Minna Heinze was born in Beckdorf in the district of Stade in 1894. After leaving school, she worked as a domestic servant and as a land and factory worker. In the early 1920s, she moved to Hamburg-Barmbeck where she met her future husband, a widowed employee of the Reichsbahn (German Reich Railway). She married in 1921 and gave birth to two children.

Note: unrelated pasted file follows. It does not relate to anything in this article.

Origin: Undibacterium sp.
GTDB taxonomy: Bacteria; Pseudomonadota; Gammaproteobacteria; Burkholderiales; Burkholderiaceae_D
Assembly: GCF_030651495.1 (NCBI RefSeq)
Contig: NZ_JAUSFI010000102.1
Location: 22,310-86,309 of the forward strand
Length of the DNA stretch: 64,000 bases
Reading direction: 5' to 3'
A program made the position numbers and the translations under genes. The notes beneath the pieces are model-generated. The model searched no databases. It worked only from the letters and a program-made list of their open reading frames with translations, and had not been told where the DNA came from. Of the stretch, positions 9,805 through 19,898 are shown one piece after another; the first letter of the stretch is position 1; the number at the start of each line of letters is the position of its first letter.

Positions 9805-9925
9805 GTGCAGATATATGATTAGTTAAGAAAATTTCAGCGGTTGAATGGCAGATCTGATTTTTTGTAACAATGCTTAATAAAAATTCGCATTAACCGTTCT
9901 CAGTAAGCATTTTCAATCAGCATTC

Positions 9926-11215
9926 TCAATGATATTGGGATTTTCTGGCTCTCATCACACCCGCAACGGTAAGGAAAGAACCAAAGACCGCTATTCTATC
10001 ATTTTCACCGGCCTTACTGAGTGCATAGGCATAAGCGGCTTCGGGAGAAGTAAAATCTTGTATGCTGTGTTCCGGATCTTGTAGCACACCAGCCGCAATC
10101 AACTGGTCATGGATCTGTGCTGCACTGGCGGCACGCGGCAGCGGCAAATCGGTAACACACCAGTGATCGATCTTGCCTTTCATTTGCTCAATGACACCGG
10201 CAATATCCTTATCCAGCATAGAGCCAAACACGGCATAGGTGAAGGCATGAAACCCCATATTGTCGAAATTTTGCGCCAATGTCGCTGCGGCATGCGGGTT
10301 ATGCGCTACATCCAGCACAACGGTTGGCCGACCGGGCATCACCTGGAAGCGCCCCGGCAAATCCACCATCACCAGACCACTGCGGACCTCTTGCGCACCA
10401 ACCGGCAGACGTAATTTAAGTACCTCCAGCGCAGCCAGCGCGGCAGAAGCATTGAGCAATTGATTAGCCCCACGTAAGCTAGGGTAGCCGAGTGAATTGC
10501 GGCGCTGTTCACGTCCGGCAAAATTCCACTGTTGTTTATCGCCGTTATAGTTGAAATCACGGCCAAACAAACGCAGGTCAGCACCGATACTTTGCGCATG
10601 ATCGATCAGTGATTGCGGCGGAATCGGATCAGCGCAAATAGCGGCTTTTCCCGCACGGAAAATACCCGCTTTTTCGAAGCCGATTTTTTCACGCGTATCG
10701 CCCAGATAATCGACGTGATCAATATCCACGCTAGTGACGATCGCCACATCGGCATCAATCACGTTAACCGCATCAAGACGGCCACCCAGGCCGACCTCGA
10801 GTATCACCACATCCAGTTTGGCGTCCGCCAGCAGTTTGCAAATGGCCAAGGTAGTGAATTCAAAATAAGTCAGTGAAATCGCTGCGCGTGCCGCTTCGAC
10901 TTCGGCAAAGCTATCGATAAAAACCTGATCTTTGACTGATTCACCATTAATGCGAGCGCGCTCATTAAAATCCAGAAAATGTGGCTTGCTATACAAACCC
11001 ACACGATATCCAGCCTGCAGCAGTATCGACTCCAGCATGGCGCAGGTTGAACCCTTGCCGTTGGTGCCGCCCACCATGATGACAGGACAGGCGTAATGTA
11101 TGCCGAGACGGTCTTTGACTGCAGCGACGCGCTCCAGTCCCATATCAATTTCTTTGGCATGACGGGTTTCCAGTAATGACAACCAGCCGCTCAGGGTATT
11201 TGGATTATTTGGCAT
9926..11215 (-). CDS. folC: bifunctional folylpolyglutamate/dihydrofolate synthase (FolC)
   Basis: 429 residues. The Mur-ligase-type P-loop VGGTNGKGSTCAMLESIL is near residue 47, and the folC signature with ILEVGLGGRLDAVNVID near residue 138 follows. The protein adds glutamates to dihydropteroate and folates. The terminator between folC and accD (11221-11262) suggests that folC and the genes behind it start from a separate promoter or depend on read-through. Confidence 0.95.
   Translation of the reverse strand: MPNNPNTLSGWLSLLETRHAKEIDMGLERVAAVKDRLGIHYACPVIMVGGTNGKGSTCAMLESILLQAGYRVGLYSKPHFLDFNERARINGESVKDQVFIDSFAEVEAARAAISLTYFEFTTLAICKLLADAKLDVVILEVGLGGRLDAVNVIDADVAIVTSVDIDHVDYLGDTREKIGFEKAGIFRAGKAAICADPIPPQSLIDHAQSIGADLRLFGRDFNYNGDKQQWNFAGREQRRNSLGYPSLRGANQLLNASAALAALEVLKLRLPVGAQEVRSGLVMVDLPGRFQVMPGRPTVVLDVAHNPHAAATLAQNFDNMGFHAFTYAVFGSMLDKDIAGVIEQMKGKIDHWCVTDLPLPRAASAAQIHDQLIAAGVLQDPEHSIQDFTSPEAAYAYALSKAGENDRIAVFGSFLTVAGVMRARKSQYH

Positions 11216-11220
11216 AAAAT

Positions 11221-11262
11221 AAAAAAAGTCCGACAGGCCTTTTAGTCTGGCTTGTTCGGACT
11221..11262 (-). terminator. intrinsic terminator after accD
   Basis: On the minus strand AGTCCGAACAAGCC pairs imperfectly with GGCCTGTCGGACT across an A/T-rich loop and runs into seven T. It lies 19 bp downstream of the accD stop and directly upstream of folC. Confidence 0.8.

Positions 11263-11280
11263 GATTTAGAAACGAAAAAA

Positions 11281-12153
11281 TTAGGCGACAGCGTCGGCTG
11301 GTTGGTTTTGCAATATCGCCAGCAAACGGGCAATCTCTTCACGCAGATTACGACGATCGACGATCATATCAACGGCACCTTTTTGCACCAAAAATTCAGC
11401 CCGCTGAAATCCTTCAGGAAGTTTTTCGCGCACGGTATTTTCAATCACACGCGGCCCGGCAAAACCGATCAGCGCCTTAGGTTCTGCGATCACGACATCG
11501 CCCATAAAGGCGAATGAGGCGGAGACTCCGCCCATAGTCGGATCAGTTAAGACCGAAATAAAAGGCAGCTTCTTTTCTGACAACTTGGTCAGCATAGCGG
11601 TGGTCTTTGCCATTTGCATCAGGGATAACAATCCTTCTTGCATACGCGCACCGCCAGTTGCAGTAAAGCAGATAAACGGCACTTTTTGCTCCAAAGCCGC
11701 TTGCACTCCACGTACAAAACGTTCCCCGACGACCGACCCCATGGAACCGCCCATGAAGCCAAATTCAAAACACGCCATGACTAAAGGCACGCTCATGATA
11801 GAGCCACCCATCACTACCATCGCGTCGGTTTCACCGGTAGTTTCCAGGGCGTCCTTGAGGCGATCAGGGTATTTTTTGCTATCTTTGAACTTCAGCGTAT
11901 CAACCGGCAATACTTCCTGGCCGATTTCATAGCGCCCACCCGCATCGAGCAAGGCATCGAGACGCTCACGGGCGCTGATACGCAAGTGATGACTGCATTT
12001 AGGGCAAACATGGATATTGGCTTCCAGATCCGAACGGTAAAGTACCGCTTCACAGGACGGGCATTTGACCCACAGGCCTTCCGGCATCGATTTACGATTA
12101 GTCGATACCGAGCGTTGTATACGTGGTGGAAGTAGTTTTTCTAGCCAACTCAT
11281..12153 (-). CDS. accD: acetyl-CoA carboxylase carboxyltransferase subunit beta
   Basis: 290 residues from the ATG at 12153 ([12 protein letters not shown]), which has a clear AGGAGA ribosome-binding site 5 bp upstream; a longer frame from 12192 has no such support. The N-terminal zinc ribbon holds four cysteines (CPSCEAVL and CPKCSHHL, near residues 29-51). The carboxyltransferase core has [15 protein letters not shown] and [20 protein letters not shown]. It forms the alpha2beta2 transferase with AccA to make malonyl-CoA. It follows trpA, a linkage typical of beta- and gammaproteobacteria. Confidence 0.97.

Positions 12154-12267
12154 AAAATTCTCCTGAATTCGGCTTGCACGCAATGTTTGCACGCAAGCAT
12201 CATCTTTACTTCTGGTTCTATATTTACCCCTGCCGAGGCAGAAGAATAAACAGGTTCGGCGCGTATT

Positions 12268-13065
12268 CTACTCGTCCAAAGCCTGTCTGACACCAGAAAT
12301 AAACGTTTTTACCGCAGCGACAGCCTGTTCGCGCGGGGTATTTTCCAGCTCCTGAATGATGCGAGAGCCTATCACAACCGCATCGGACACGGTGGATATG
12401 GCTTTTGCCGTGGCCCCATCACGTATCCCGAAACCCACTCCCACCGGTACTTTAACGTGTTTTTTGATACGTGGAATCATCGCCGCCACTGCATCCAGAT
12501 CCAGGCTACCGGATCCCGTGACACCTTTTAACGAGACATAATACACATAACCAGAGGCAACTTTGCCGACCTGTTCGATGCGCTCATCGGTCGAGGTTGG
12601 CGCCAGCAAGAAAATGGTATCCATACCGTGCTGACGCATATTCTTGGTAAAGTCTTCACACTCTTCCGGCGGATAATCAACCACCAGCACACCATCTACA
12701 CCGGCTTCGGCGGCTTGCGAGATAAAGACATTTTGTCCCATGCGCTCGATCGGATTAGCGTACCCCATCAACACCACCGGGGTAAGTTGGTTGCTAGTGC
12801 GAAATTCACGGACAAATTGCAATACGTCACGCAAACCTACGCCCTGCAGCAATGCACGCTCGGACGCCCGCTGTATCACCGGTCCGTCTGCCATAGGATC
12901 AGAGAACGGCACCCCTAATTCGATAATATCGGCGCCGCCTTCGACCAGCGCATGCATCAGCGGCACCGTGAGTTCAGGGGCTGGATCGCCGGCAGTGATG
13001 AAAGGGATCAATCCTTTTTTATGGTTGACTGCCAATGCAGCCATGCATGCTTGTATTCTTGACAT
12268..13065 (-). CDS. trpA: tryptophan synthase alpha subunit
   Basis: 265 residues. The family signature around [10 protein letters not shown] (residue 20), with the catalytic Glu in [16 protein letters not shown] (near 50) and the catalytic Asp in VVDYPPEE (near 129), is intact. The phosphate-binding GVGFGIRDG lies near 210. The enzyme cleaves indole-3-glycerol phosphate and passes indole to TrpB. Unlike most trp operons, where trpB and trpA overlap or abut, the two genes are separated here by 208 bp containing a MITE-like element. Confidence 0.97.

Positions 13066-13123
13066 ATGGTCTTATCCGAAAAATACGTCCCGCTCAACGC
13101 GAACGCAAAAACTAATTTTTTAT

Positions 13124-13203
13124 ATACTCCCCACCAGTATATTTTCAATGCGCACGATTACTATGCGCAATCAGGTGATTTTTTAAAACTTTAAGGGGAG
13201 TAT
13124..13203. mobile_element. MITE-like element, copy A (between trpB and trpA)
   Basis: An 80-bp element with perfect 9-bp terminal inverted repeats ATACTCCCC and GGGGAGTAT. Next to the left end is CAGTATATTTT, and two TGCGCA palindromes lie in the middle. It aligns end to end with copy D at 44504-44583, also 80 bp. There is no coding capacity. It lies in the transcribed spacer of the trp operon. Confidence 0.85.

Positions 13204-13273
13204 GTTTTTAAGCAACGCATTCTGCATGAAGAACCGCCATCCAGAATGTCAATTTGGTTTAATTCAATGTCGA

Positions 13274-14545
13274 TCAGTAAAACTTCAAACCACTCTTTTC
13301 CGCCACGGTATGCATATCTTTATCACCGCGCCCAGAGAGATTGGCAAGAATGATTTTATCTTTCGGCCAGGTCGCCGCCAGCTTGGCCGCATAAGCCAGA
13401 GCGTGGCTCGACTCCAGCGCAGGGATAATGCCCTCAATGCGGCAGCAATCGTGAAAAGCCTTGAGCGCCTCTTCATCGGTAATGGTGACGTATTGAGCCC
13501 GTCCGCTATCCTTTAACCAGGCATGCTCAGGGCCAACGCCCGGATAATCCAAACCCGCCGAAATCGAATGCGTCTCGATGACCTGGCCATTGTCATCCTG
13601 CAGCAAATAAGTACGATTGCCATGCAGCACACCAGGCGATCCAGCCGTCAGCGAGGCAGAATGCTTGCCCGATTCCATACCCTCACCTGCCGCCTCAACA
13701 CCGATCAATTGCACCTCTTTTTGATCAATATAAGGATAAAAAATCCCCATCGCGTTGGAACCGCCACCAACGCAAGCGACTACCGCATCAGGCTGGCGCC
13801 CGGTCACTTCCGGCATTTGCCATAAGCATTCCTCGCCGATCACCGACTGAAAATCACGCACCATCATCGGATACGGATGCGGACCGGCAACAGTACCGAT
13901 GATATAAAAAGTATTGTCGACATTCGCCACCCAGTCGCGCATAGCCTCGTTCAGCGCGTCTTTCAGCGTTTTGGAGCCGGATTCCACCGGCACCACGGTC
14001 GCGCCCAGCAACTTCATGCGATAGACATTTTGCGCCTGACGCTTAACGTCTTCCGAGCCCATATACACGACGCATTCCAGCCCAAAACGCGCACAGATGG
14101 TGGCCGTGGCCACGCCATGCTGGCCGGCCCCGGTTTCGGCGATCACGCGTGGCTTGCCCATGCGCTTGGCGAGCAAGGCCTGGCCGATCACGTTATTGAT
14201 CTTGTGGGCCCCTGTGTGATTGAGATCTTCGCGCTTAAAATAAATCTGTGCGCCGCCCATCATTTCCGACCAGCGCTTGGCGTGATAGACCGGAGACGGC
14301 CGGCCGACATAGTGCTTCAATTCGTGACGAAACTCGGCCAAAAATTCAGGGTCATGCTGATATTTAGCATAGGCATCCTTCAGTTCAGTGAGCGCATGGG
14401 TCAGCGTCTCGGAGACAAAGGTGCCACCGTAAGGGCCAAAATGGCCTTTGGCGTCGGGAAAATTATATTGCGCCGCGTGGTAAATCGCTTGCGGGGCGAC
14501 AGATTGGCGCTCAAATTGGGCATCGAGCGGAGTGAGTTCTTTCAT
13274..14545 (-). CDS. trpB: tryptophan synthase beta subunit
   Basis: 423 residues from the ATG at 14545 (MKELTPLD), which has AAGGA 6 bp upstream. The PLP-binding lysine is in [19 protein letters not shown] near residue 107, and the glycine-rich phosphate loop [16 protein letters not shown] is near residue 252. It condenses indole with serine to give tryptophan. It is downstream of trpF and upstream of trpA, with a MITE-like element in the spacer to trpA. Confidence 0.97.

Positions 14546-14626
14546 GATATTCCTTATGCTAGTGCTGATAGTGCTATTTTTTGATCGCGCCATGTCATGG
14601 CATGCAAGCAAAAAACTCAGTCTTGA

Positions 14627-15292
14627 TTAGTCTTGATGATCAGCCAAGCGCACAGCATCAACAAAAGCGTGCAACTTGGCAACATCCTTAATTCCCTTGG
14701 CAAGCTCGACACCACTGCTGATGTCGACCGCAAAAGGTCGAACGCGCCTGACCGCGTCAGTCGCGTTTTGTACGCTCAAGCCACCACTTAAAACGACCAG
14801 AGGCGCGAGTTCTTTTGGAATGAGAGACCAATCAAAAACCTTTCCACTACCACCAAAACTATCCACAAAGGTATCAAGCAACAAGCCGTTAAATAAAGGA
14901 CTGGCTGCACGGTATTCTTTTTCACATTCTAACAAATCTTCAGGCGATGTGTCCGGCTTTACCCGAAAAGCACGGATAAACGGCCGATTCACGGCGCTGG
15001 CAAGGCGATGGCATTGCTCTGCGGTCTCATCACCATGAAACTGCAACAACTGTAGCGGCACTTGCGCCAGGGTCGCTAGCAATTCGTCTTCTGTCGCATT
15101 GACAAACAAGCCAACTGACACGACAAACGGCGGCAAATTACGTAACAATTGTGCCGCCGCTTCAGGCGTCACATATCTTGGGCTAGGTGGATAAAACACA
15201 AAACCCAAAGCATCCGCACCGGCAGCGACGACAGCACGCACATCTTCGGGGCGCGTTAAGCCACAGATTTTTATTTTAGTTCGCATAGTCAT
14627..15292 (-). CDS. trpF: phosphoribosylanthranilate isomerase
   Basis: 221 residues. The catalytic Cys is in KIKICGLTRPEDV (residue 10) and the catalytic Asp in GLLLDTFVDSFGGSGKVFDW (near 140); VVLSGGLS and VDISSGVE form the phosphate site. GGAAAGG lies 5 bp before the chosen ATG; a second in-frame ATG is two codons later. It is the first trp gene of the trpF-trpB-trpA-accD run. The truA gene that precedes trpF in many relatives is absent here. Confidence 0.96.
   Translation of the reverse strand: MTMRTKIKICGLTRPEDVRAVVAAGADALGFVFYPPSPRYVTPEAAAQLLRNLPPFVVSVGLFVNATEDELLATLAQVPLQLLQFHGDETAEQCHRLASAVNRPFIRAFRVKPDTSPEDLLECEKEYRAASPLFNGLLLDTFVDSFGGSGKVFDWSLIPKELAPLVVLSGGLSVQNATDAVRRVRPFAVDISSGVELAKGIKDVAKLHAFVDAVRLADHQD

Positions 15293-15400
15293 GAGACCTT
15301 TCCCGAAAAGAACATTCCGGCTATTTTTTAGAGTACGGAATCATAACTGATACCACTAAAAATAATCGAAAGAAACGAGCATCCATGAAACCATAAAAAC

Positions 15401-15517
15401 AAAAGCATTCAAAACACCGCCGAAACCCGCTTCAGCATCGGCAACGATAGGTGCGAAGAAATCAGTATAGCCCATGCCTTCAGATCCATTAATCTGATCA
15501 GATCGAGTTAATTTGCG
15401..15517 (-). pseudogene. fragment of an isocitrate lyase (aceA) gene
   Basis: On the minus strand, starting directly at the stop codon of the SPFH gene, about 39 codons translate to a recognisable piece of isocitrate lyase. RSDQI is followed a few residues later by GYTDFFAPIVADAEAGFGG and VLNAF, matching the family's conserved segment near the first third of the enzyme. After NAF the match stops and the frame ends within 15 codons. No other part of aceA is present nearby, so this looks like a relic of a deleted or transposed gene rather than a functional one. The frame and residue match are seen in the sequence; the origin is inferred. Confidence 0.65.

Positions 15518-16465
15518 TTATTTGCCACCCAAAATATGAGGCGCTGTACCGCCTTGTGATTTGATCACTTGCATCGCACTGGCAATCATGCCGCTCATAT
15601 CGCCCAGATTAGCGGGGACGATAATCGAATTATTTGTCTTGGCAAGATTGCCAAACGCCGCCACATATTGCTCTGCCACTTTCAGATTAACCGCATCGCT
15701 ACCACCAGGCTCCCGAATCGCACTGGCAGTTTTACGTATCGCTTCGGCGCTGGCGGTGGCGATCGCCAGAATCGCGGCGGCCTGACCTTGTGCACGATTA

Her support of a neighbouring Jewish family and dissident remarks led to her being interrogated by the Gestapo. Due to insomnia and anxiety, Minna Heinze was admitted for observation to the Department of Psychiatry of the University Hospital Hamburg-Eppendorf in 1938 and transferred from there to the State Hospital and Nursing Home Hamburg-Langenhorn. After her discharge in late 1938, she lived with her family again, but was re-admitted to Langenhorn in 1940. Now divorced from her husband, she was moved to the Hadamar State Hospital in a collective transport in June 1943. Minna Heinze died here on 6 March 1944, a victim of the decentralized »euthanasia« campaign. It is unclear whether the management of the institution let her starve to death or killed her with a lethal injection. Her relatives were informed that she had died of »influenza«. In Hamburg, she is commemorated by a Stolperstein (a stumbling stone).